Book Name: GULGUL IN SEA-SAW GARA
Author & Illustrator: Ashok Rajagopalan
Age Group: 5-8 years
The Gajapati Kulapati famed author with an aim to make people, especially little people, laugh, has undoubtedly kept the reader, entertained and giggling throughout the book.
Little girl Gulgul along with her parents (and a secret member included), residing in planet GR33N, plan for a trip to a planet. Yes, you heard it right, a planet, C-54G4RA or See-Saw Gara, as preferred by Gulgul. They are up for an adventure ride in a planet that is a giant water park in itself where everyone lives in an aquarium, swimming in their living room. But wait, they are not alone. They have another family of four, parents with twin boys, and also a pilot and co-pilot along with them in their journey to this planet.
What starts as an exciting exploration into the land (rather, water) of sea flowers, corals, seabras, soon turns out to be a nightmare with the sighting of triopus, quadropus, pentopus (sounds familiar right? keep guessing!) and merlions. What awaits ahead is a sea of adventure with waves of laughter, fear, quick witted plans and learnings.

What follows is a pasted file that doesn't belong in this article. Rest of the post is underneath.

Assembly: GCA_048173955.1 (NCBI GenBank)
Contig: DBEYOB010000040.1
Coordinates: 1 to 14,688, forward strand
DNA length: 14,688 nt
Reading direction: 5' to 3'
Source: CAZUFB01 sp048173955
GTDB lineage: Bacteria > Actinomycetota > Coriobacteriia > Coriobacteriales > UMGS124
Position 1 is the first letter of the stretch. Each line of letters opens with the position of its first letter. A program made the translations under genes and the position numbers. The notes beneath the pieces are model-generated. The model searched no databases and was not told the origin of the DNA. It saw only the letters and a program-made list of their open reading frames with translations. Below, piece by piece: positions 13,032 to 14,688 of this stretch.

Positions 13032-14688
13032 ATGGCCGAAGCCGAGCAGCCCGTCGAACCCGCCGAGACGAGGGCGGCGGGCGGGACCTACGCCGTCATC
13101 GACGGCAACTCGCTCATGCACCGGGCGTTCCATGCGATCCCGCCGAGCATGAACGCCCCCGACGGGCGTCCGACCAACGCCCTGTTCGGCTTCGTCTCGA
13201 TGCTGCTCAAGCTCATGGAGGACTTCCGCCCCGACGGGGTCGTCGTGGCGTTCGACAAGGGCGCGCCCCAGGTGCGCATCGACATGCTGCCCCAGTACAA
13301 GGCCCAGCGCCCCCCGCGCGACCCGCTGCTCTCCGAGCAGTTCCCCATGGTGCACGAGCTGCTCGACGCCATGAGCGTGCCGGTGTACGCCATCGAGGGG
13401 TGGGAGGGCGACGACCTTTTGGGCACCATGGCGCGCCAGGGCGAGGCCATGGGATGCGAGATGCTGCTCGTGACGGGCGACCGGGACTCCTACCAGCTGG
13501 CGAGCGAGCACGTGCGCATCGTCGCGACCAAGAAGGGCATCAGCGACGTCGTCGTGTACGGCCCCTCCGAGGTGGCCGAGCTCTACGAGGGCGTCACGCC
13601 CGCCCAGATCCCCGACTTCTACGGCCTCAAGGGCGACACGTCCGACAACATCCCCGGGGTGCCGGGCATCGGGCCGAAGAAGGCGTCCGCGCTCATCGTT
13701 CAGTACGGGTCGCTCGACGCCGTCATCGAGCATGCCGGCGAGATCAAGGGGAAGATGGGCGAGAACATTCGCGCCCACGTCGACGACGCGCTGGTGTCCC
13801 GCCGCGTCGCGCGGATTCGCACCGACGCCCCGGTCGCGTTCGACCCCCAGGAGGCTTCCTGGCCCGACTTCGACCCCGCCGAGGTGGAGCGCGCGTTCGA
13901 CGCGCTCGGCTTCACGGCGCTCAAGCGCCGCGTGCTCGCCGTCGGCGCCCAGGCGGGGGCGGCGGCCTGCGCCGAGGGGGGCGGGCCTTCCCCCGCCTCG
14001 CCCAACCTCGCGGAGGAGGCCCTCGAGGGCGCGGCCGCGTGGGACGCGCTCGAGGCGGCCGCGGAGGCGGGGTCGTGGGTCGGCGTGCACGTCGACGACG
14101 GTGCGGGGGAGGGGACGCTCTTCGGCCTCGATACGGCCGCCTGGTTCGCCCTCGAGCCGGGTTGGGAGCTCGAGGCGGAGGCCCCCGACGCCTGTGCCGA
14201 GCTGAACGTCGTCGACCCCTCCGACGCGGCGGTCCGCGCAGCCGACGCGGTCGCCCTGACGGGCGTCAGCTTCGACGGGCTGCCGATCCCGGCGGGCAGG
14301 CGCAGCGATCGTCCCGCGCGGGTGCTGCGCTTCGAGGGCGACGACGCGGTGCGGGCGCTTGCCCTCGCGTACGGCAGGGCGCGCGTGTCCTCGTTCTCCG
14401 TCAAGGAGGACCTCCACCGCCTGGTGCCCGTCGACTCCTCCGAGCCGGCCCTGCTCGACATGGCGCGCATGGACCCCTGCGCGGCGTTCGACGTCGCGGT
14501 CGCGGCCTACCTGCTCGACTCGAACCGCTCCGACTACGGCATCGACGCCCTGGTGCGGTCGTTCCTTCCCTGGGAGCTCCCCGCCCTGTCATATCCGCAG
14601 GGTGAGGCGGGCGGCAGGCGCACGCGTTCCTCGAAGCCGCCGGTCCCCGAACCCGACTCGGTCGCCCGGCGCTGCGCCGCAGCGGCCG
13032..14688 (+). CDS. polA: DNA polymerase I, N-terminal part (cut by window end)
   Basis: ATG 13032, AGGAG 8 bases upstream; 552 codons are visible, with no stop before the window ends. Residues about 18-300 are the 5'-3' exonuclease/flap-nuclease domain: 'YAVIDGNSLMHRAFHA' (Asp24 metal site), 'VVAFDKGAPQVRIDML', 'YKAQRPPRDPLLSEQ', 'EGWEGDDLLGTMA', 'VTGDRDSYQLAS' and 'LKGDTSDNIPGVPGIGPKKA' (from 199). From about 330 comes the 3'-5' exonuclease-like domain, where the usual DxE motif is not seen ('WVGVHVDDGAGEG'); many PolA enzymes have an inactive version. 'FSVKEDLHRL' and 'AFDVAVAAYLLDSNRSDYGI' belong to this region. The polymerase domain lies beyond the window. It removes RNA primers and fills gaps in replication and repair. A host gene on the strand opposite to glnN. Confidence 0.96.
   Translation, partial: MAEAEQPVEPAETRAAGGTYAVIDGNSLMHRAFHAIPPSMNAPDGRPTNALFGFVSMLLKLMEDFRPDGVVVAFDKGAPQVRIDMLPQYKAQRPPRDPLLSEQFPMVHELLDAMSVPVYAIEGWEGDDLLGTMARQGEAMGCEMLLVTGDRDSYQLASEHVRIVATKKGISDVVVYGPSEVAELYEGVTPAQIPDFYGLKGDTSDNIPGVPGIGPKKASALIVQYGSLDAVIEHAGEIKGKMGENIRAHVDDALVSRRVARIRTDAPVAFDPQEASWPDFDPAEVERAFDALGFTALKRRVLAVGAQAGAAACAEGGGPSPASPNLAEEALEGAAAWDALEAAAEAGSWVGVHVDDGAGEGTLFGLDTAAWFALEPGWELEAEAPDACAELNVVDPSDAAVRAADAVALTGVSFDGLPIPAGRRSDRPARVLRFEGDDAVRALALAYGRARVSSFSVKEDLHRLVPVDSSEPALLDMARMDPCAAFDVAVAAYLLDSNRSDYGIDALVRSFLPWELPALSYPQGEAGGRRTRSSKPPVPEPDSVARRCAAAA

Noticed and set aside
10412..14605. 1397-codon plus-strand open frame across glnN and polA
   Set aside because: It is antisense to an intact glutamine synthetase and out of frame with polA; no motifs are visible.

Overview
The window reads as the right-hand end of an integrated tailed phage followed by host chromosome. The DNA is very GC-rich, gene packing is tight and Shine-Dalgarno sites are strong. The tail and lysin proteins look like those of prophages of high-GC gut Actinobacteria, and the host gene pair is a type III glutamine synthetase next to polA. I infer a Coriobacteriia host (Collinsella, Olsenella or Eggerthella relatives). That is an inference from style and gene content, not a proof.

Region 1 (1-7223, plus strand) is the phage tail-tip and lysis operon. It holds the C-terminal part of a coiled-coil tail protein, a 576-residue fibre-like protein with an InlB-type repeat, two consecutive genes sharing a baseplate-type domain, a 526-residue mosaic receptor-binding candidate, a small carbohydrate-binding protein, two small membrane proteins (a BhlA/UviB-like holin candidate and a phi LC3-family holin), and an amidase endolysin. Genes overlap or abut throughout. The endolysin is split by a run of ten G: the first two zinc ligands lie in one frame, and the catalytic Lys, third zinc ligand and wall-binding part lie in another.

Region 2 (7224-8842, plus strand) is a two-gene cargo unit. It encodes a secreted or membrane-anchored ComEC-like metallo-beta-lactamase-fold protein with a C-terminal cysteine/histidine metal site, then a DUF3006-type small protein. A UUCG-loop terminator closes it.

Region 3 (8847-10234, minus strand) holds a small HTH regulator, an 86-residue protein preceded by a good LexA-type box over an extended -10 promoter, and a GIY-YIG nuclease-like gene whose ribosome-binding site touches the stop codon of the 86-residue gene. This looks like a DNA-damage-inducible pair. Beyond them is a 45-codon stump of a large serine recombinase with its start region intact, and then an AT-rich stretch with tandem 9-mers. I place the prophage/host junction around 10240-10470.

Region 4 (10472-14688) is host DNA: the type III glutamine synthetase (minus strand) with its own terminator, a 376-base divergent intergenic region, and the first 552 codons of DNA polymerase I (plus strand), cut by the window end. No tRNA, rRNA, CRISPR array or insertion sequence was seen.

This book makes for a quick getaway into the world of wonders and creative imaginations.
What we both (myself & Miss. M – my 8.5 year old daughter) loved the most is the creative play with words – she found it funny while I found it clever. While for her it was all about how the words sounded and looked, for me it was the thoughtfulness in coining the words.
The author’s typical style (can also be seen in Gajapati Kulapati series) of usage of onomatopoeia makes the story come alive. What looked simple or at times nonsensical from an adult view has proven to be the most appealing point from a child’s view. It was a lovely sight to see Miss. M have a well spent noon with an one-stretch read of this book with bursts of laughter.
For the first time, what may look like a fun-filled adventure read, may actually give some insights on topics like food chain, breaking gender stereotypes and a curiosity for coining or understanding words over re-reads.
To summarize, this book makes for a great read if you are looking for a witty and fun-filled adventure ride, ready to give wings to your imagination.
Also keeping the choice of font and line space in the book, I will suggest this for kids who are in a transition phase from picture books to chapter books and also to those in the age group 7-10 and just starting out with reading .
But otherwise, you are always free to pick this up for a “train journey read” too, irrespective of age, if fun and laughter is what you look for.
Happy Reading 🙂
Read Prisha’s review on Gulgul in Jungalu – and Aanya’s review on Gulgul in Parapara – the other books in the same series!
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